Surrounded by Hollywood sets, the La Brea tar pits may seem a bit out of place in the middle of Los Angeles. The famous location is known for turning up extraordinarily well-preserved specimens of dire wolves, saber-tooth cats and wooly mammoths—and tells a story arguably more fascinating than any we could recreate ourselves.
Exactly how long it took for the animals to sink down into the sticky tar after they first became trapped has been a mystery. Now, a new study is providing a suspected time span—as well as some fascinating suspicions about when the tar pits were at their most lethal. Interestingly, the La Brea tar pits are still an active hazard to this day—but the risks they pose are far less that what prehistoric animals faced.
“Working at the tar pits, at some point, you’re going to step in a tar seep. It’s almost a right of passage,” Anna Holden, a paleontomologist at the Natural History Museum of Los Angeles County in California, and the leader author of the new study, wrote for PLOS ONE.
The heavy oil fractions of asphaltum are seeping up from the Salt Lake Oil Field, which has been active for tens of thousands of years. It only takes four centimeters of tar to ensnare a large animal—so it is no wonder that throughout its existence, the tar pits have swallowed up countless animals—providing an epic fossil collection.
Interestingly, some of these fossils show distinct chew marks from insects, likely left on the bones after the animals died but before they were completely submerged in the tar. Holden and her team studied the life cycles of the insects in the trace marks to determine how long the animals were likely on the surface of the tar before they sank into the pits. The first step was determining what kinds of insects left the chew marks.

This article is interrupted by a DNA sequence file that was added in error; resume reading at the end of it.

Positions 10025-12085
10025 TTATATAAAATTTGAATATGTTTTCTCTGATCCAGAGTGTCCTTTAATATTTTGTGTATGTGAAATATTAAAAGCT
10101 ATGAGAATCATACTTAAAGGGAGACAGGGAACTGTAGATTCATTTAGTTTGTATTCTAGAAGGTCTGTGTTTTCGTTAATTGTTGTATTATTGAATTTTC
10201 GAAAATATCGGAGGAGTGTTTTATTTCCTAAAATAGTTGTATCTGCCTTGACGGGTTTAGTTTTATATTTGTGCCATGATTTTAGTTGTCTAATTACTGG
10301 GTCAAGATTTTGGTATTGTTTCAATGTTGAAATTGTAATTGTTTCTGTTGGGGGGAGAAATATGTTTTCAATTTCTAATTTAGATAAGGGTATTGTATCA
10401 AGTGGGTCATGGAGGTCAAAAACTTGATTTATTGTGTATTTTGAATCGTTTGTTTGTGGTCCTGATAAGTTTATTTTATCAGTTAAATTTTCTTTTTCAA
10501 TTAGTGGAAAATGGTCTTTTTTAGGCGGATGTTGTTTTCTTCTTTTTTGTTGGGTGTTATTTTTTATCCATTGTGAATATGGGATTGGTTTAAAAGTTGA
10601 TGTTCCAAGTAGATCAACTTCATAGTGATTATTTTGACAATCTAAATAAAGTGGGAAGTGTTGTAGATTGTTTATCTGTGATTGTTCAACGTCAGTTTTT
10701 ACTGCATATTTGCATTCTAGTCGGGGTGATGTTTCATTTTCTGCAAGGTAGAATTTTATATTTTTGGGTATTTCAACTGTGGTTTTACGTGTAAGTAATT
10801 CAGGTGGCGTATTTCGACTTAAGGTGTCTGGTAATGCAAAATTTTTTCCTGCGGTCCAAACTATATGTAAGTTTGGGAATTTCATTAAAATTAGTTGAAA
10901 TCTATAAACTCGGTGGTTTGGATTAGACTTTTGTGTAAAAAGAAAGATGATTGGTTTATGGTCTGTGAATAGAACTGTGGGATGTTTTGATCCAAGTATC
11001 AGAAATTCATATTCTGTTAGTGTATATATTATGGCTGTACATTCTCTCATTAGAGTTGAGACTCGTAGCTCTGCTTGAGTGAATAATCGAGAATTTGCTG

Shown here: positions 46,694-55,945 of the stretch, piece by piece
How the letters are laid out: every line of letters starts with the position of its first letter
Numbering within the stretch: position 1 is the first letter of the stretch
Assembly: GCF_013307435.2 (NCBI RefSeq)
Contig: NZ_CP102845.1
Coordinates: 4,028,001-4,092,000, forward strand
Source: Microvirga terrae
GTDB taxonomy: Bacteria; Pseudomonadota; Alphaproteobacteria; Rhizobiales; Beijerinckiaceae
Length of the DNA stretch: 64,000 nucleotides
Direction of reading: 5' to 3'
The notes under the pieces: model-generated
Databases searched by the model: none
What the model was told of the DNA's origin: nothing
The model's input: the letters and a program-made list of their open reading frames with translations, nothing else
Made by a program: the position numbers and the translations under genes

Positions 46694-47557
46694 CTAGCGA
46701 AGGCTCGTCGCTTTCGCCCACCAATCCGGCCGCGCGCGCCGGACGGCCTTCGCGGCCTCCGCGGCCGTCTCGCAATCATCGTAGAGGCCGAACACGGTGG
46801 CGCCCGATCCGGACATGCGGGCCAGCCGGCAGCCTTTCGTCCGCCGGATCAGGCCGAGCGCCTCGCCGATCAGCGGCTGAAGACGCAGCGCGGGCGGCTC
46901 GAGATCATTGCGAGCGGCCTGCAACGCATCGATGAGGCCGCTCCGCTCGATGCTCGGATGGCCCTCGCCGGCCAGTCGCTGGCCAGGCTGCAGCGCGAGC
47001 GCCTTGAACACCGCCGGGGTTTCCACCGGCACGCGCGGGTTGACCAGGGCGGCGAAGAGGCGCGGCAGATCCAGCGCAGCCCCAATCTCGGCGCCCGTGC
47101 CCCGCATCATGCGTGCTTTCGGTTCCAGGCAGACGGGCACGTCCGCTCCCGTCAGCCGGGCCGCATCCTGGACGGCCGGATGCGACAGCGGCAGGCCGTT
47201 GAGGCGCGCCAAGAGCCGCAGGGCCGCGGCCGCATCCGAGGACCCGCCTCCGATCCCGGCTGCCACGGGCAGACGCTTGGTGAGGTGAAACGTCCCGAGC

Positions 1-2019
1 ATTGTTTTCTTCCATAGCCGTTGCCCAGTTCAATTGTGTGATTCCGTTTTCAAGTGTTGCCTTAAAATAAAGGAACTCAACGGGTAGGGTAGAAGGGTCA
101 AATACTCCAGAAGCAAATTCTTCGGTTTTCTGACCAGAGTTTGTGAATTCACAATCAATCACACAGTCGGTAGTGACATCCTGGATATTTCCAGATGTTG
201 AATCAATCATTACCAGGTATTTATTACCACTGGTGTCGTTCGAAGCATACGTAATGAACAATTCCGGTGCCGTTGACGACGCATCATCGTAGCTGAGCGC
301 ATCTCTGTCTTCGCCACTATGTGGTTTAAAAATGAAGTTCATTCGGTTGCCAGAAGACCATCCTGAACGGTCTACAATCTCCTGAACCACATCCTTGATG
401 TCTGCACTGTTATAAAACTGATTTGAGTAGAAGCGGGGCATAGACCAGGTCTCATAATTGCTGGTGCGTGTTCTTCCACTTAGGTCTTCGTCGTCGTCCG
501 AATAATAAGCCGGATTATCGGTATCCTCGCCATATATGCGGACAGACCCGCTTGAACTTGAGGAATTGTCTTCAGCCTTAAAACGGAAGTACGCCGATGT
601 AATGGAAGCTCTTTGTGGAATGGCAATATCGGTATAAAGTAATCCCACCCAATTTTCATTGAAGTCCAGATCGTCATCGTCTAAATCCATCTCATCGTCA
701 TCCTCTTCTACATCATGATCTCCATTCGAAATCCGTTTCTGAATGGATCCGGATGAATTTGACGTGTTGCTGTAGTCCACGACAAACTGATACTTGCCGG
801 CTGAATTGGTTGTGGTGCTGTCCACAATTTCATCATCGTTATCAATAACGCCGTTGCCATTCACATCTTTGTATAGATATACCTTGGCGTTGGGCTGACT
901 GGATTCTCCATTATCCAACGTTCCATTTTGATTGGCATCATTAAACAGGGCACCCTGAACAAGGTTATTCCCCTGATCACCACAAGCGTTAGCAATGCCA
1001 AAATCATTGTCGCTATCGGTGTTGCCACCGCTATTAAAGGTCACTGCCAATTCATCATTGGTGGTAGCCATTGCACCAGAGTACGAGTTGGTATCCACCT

“The best way to do this is to have live insect colonies nibble on bones and compare the marks left by living beetles with the trace fossils,” Holden notes in her report. Researchers fed bones to colonies of different types of beetle larvae, concluding the majority of the tracks had been left by the larval stage of dermestid and tenebrionid beetles.
After studying thousands of fossils, Holden, and her team concluded the insect damage seemed to be confined to the lower leg and foot bones of juvenile herbivores. This area tends to be very spongy and vascular, providing the perfect feeding environment for larvae. Once the larvae hatched, they fed on the remains, including the bones. Given the life cycles of the two beetles identified, researchers concluded the carcasses must have remained on the surface of the tar for at least 17 to 20 weeks.
“It’s kind of surprising to find out what kinds of insects did this damage to the bones because these beetles are still crawling all over Southern California,” Blaire Van Valkenburgh, a paleobiologist at UCLA noted.
The presence of the two warm-weather beetles helps to confirm suspicions about when the tar pits were most likely to trap animals.
“The probability of entrapment likely varied with temperature in a predictable way,” Van Valkenburgh commented. “These bugs are associated with warmer climates, and when it’s warm, the tar is stickier and things are more easily trapped.”
Holden believes this is the beginning of many important discoveries that can be revealed by insects.
“The saber-tooth cats and mammoths tend to get a lot of attention,” Holden concluded. “But I think insect traces might turn out to be one of the best available tools for studying this ecosystem.”
Sources: Earth Magazine, La Brea Tar Pits & Museum